Re: Clarifying what a URL identifies (Four Uses of a URL)

Dare Obasanjo wrote:

>>On the other hand, using the same URI to mean different 
>>things is a Bad Thing and leads to confusion and misbehavior 
>>not only at the Semantic Web level but in terms of general 
>>human utility.  
> No matter how forcefully you state it you cannot get around the fact
> that people will use both to refer to me as a
> person or to whatever representation is returned by Apache when an HTTP
> GET is performed. It seems that you are implying that a Semantic Web
> based on URIs is broken [as designed?]. 

I agree that despite the fact that amgibuity in the meaning of URIs is 
bad, it happens all the time, just like 404s are bad but happen all the 
time.   I'm a bit nervous that the SemWeb machinery isn't being designed 
with enough care to survive the inevitable occurrences of ambiguity in 
the way that HTTP is designed to survive occurrences of 404.  If the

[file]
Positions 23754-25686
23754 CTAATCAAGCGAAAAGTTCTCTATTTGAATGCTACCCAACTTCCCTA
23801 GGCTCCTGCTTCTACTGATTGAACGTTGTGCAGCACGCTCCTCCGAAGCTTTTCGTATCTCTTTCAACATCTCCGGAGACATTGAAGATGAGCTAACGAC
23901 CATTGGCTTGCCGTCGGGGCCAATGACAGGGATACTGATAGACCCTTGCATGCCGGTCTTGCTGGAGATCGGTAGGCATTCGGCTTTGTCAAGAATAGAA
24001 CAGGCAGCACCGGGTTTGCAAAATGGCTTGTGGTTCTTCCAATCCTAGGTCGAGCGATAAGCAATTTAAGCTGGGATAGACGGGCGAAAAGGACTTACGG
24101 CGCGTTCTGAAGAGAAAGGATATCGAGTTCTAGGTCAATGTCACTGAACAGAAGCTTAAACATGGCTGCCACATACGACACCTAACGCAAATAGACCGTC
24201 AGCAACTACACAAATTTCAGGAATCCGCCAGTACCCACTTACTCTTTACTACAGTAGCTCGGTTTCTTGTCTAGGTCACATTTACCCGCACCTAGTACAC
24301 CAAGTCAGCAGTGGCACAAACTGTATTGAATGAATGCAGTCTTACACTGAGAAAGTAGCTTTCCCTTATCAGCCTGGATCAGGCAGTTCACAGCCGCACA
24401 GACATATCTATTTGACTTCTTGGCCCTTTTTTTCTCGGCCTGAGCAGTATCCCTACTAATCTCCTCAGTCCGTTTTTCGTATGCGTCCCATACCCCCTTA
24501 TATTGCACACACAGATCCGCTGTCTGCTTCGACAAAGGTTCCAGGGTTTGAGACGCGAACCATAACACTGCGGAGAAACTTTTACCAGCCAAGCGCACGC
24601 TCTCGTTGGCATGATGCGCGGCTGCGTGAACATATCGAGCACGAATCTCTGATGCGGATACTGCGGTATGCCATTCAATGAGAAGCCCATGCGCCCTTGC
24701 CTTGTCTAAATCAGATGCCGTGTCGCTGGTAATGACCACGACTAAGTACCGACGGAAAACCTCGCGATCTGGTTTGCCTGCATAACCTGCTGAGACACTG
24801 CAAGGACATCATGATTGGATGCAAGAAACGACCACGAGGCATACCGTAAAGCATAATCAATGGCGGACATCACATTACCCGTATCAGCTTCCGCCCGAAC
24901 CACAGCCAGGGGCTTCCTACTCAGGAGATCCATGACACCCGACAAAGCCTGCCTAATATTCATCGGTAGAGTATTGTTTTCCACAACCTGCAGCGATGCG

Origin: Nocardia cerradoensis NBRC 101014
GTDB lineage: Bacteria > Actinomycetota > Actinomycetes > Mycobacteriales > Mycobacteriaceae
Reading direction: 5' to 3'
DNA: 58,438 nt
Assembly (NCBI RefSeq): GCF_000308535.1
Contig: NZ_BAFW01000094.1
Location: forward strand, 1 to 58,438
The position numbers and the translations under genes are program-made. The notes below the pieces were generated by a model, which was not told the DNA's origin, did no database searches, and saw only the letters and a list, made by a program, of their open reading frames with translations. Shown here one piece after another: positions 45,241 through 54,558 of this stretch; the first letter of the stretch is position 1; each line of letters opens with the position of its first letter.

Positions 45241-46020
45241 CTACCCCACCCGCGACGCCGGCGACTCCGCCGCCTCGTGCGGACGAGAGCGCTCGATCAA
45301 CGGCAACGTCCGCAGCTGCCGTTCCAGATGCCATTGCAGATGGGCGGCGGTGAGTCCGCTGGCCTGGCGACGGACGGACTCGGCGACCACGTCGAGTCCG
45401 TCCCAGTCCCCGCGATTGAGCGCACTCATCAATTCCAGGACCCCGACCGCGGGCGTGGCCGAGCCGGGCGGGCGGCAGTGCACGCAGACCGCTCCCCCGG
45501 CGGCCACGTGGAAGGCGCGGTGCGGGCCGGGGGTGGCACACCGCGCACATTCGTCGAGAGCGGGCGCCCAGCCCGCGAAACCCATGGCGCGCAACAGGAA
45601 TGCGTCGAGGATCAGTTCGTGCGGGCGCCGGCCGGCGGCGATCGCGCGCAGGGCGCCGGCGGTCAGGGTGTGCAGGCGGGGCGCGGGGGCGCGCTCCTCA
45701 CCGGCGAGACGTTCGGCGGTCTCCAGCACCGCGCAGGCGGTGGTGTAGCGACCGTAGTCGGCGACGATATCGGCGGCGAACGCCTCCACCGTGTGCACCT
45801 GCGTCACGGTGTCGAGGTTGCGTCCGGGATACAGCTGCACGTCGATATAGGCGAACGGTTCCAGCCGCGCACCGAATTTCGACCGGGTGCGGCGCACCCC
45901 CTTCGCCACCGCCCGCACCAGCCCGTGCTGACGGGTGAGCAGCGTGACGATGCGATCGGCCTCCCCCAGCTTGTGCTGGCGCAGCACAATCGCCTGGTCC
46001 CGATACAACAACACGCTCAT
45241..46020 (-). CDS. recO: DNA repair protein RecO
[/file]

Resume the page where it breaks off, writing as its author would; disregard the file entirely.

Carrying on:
Semantic Web is based on an assumption that a URI will always be used 
consistently, then it is indeed broken as designed.

>>It's a formalism.  The Web Architecture has a formalism 
>>called a "Resource" which is the one thing that corresponds 
>>to each URI. 
> This statement is meaningless and yet W3C TAG members keep repeating it.
> What is the one resource that the URI ""
> identifies? 

The architecture doesn't have a way to talk about what a resource "is". 
  All it does is allow you to interchange representations, robustly and 
scalably.  This doesn't seem to cause a problem in practice outside of 
the domain of KR applications.  -Tim

Received on Tuesday, 21 January 2003 16:50:35 UTC